Volume 135, Number 2, July 2021
|Number of page(s)||7|
|Section||Electromagnetism, Optics, Acoustics, Heat Transfer, Classical Mechanics, and Fluid Dynamics|
|Published online||13 October 2021|
A comparative study of linear and step forcing temperature profiles in horizontal convection(a)
1 Center for Complex Flows and Soft Matter Research and Department of Mechanics and Aerospace Engineering, Southern University of Science and Technology - Shenzhen, 518055, China
2 Department of Physics, The Chinese University of Hong Kong - Hong Kong, China
3 Guangdong Provincial Key Laboratory of Turbulence Research and Applications, Southern University of Science and Technology - Shenzhen, 518055, China
Received: 14 June 2021
Accepted: 24 September 2021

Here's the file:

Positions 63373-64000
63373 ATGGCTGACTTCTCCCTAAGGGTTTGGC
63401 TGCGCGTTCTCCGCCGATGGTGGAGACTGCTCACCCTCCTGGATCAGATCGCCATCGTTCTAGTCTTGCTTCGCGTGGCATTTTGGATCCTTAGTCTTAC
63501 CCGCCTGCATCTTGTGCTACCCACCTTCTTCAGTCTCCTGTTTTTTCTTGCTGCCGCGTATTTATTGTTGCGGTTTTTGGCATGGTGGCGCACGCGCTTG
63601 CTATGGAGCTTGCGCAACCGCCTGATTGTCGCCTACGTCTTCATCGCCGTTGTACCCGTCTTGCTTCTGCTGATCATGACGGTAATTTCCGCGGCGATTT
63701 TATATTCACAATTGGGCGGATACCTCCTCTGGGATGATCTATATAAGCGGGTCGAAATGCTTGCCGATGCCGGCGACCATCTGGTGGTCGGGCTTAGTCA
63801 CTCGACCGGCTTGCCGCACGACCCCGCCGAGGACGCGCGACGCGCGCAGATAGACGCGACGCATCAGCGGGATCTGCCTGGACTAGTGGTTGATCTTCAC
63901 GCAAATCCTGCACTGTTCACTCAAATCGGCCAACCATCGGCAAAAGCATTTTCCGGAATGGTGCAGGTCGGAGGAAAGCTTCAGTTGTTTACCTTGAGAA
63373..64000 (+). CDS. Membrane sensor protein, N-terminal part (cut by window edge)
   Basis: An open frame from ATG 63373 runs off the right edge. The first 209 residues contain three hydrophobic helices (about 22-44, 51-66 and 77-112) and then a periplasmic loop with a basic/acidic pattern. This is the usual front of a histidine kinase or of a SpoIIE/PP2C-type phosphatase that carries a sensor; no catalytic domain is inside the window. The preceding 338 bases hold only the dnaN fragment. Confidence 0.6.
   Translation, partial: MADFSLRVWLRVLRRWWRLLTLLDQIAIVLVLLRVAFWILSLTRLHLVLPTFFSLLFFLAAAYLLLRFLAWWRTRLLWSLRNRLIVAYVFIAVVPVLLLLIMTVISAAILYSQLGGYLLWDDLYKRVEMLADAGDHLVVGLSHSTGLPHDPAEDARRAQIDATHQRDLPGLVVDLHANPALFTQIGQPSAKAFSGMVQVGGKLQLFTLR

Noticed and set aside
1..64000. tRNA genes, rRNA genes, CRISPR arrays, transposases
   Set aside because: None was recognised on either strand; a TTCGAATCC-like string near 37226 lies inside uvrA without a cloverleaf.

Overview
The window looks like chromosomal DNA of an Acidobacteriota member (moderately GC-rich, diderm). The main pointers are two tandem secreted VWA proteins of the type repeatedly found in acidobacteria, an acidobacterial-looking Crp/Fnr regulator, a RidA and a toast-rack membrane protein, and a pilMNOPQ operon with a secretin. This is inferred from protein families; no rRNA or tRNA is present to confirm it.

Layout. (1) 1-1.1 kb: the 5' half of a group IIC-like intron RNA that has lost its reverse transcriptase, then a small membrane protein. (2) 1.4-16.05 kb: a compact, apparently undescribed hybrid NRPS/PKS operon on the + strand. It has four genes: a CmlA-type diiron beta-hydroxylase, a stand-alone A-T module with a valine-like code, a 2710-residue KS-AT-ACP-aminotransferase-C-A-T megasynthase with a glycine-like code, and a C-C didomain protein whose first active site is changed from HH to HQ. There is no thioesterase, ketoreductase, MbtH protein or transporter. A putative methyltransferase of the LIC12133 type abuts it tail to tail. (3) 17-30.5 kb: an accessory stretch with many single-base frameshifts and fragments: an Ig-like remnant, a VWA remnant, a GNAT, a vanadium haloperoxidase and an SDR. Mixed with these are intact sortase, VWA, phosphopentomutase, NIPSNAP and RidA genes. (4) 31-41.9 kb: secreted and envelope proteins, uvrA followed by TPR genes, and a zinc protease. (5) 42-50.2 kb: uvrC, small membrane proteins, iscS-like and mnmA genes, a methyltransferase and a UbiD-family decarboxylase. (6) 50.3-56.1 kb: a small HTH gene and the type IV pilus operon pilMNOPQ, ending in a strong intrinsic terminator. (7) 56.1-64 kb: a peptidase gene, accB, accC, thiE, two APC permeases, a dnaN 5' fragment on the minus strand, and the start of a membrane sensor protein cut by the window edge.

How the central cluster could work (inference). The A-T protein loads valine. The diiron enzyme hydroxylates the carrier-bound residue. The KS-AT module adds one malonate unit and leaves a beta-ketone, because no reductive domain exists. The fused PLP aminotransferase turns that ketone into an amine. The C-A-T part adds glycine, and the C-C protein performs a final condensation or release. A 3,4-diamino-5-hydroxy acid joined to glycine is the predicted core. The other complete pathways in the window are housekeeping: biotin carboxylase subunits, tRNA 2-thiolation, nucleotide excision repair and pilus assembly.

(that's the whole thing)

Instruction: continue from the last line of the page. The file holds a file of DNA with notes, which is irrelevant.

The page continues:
We present a numerical study of horizontal convection using both step and linear forcing profiles as the imposed surface thermal driving, the former of which is commonly used in many studies but the latter is closer to the real ocean. Our investigation focuses on how forcing profiles can affect the theoretical and experimental results previously obtained based on the step forcing profile. We show that both types of forcing profiles exhibit similar behaviors in terms of global heat transfer (Nu), mean flow strength (Re), and boundary layer thickness. However, these two forcing profiles show significant differences for some other physical quantities, such as the generation rate of available potential energy GAPE and global thermal dissipation rate, for which exact relationships with Nu can be derived for the step forcing profile but not for linear forcing. We show that a relationship between Nu and GAPE can be developed for linear forcing by defining an effective forcing area, and such area is found to be approximately constant. We further derive an approximate relationship between Nu and the global thermal dissipation rate for linear forcing by assuming that the boundary heat flux is proportional to the local temperature deviation from the mean, which works best under the condition of moderate plume emissions. Differences are also found for the viscous dissipation rate; however, these differences diminish for sufficiently high Ra. Though step forcing is obviously less appropriate for modeling ocean circulations, we show that most differences arising from the forcing profile difference can be reconciled. Considering its convenience in experiment control and theoretical analysis, step forcing is a good configuration for most problems, but one should also be aware of the differences between step and other forcing types in quantities like the global thermal dissipation rate when extrapolating the results to more general situations.
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